|Our Lady of Lourdes|
For Stations of the cross on Fridays in Lent we were seated in church by classroom. The nuns kept us in order in church by sounding their clickers. When May came around each year, the month of Mary, Jesus’ mother we would participate in the May Crowning processions so exciting and unforgettable. This would take place in late afternoon. Each of us girls carried a fresh, fragrant and beautiful long stemmed pastel peony blossom into church in procession which we placed at Mother Mary’s altar.
An eighth grade girl would place the crown on Mary’s head, statue of Mary, that is.There was a grotto in a room west of the altar which we could also enter outside through an alleyway. It was dimly lit and a replica of the grotto at Lourdes, France, rocks and pool and running water, where Mother Mary appeared to Bernadette.
|Grotto at Lourdes|
Mother would often meet us afternoons when school dismissed following a visit to church with Jimmy in his stroller. They would say to us they had just visited the ‘Pretty Lady’. Once a year we would have a carnival on the school grounds over a weekend. Elayne discovered her lucky number to be ‘4’. I sometimes thought mine was ‘7’ but it failed me. My brother, Billy, as I referred to previously had this paralysis affecting his right arm and leg. I cannot get inside my mother’s brain to know to what extent she felt responsible for her little child’s handicap. I label it so, even though Billy never, ever allowed himself to be kept from participation in life. Mother prayed petitions. She wanted Billy cured. We would attend Perpetual Help Novenas at Lady of Lourdes which were ongoing every single Tuesday should she choose. However, there was an extremely popular novena going on at Our Lady of Sorrows Church with services every Friday evening. These novenas would consist of song, Benediction, sermon. There would be a small booklet containing the procedures or a song card or prayer card. At Our Lady of Sorrows’ peak in 1930, Friday Masses served about seventy thousand people and almost 1,000,000 copies of the church’s Novena Notes. On January 8, 1937, the Sorrowful Mother Novena began an era that would establish Chicago’s Our Lady of Sorrows as a Marian Shrine of national and international fame. Through the 1940’s and into the 1950’s the Great Novena filled the church weekly in up to 38 separate services. They prayed the Novena of Our Sorrowful Mother and the rosary all through the Great Depression and the war years.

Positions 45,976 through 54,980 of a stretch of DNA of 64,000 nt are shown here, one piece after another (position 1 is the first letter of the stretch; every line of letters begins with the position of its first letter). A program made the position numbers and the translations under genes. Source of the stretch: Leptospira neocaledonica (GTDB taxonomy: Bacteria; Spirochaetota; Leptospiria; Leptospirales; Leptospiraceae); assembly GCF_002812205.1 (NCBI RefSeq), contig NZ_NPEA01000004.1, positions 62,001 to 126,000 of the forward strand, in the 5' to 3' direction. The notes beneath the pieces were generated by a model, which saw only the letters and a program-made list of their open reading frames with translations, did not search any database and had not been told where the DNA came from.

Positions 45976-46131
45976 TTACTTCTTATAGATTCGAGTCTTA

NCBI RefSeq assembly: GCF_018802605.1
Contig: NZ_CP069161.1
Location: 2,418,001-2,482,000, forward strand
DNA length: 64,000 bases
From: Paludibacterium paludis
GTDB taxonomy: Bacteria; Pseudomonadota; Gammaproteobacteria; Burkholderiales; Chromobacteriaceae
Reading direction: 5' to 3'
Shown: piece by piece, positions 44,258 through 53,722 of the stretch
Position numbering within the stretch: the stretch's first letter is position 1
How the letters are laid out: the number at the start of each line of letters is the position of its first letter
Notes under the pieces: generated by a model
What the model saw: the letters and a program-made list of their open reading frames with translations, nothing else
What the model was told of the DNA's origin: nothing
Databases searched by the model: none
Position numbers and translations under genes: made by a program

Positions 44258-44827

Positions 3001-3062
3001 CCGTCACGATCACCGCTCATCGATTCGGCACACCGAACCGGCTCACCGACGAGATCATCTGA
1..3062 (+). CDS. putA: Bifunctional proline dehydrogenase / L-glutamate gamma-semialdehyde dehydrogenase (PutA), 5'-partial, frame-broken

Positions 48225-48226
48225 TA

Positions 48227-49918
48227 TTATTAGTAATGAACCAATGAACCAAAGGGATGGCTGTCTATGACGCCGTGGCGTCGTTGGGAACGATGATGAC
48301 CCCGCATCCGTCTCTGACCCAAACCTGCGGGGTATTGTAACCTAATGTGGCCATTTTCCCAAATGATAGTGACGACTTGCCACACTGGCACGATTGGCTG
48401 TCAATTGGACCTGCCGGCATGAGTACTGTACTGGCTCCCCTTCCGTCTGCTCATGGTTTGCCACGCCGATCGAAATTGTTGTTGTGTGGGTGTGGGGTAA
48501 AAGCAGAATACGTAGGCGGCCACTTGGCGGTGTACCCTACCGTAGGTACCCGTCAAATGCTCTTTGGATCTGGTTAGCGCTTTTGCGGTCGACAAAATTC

One chilly, Saturday afternoon walking home from the beauty parlor 2 blocks away while her hair was still quite wet our Mother developed a terrible ear infection. There weren’t antibiotics in those days and the infection persisted a long time. The first safe antibiotics were discovered by a British scientist in 1945. Mother was bedridden often after this so Elayne and I took turns staying home from school to be with our little brother, Jimmy. The nuns were so cooperative. Mother had special relationships with these BVM nuns. They would talk at the doorway to the classroom for long periods of time. I wonder what about. This infection seemed to affect her overall health ever after.
|Exact Stroller Boy Is Son Michael|
I especially loved putting little Jimmy in his stroller and taking long walks. Mother trusted me completely. On Saturdays we would walk down Wilson Avenue, east, towards the lake and north on Broadway, checking out what might be playing in the movie theaters . The nearest one on Wilson was the De Luxe Theater and admission would be 10 cents.
Broadway was a busy street with many shops, dead fowl hanging from hooks, feathers, beaks and all. The 2 theaters we would pass charged 15 cent, one the Uptown Theater.
Eventually, after s slow walk we would return home with the playbill announcement.
If parents thought it good fare we could attend a movie that afternoon. There were many cowboy movies, Tom Mix, Gene Autry, Jesse James, sometimes Shirley Temple, and always a cartoon and a March of Time Newsreel, week’s review of what happened in Europe, Germany, France, England, Poland. My favorite- Shirley Temple movies. Young Shirley seen here.
Sometimes when on Broadway with our parents we would buy shoes. There was an x-ray machine which was such fun to look into and see our bony feet. These were later banned from stores as health hazards. On our walks beyond Broadway we'd come to the tip of Lincoln Park and beyond this Lake Michigan.
One can see a bit of our house and Freddy’s, next door, on this special picture of little Jimmy. A man passed by one day when we were in school. He had this pony and a camera. Jimmy’s cousin Jack, about his age, has a similar pony picture.